But of course, that would lack the blood. Islam has a lot of that. Judaism was never big on forcing people to convert, and Christ taught His disciples to teach by the example of their love. But Islam was spread by the sword, indeed it only caught on because Mohammed himself went around killing anyone who wouldn’t convert to his belief. I understand that the men of his day were tough and ruthless, so maybe he just did what he had to, but it set a pattern which led to bloody conquest of dozens of countries, and which is used to justify countless atrocities by terrorists now. And the end-days ‘sayings’ attributed to Mohammed and other early Muslims are pretty darn violent. Most involve the coming of ‘al-Mahdi’ (literally, ‘the guided one’) who kills unbelievers in large numbers and in a greta variety of ways, the coming of an evil leader called ‘Dajjat’, kind of like the AntiChrist, who also goes around killing folks, and the Second Coming of Jesus, whom the Muslims call ‘Isa’. Only the Muslim version of Jesus defers authority to the Mahdi and to Mohammed, and is not heard to speak about being One with the Father, as He is quoted in the Gospels. And in the Muslim accounts, Isa goes around killing evil-doers and also personally kills Dajjat. All that violence makes it hard to sort out how they are the religion of peace, and their ‘Allah’ the deity of mercy and compassion.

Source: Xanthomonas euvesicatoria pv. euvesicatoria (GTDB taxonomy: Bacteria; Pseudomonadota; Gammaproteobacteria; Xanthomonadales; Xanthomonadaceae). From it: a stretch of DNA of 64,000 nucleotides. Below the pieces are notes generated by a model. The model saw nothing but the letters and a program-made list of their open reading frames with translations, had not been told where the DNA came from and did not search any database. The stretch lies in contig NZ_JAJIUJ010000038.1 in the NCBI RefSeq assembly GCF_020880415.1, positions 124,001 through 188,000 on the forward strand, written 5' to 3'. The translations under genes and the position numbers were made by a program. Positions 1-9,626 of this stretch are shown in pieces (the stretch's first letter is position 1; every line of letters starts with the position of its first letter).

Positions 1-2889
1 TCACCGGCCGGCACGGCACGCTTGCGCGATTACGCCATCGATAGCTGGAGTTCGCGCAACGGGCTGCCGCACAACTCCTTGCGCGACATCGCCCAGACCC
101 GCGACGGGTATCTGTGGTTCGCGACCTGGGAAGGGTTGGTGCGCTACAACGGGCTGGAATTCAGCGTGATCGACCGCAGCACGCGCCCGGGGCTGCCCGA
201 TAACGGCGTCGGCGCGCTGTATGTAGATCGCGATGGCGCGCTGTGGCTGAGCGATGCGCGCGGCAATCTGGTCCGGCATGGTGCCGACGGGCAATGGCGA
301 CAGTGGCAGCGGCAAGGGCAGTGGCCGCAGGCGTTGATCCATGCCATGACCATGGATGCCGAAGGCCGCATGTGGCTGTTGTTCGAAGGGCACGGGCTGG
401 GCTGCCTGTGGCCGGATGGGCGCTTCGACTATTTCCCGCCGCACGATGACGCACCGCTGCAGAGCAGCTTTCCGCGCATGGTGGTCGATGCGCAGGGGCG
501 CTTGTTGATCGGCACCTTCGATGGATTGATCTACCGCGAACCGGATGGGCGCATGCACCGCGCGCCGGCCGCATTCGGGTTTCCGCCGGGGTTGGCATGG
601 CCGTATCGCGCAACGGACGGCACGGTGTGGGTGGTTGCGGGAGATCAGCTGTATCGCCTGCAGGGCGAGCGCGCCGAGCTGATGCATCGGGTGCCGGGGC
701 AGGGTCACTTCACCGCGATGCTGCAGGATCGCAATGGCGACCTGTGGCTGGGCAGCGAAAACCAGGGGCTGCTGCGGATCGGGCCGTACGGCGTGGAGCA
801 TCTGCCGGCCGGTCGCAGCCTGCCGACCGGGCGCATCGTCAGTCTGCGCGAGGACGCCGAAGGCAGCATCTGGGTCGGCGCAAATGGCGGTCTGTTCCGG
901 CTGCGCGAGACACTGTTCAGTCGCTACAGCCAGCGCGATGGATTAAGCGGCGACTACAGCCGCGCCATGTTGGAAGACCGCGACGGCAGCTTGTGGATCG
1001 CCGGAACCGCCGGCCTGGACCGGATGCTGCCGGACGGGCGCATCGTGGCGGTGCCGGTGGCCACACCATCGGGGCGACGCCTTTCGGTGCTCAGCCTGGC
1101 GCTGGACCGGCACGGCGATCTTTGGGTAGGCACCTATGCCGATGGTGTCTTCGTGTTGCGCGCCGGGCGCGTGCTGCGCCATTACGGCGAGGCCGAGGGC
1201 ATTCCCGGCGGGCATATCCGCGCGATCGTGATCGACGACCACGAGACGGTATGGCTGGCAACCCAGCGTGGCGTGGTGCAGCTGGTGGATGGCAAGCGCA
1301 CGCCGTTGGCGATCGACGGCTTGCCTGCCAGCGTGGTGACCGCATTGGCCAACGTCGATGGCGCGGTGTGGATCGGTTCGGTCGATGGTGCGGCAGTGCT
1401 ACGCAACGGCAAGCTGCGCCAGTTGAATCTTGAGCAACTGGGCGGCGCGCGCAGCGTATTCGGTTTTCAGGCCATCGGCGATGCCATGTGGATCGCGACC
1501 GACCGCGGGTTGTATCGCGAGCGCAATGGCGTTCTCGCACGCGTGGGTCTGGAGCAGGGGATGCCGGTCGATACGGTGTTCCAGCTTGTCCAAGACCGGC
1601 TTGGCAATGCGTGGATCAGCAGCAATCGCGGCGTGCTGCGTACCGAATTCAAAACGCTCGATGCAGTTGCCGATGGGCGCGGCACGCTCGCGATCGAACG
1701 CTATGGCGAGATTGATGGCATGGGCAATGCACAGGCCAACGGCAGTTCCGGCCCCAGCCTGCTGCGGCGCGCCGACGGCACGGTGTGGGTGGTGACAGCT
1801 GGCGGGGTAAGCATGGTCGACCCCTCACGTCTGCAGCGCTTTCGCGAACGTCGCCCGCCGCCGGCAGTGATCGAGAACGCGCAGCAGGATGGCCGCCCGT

Your goals often define your methods. Accordingly, it might do Islam a bit of good to reconsider Paradise, and give its believers a better focus.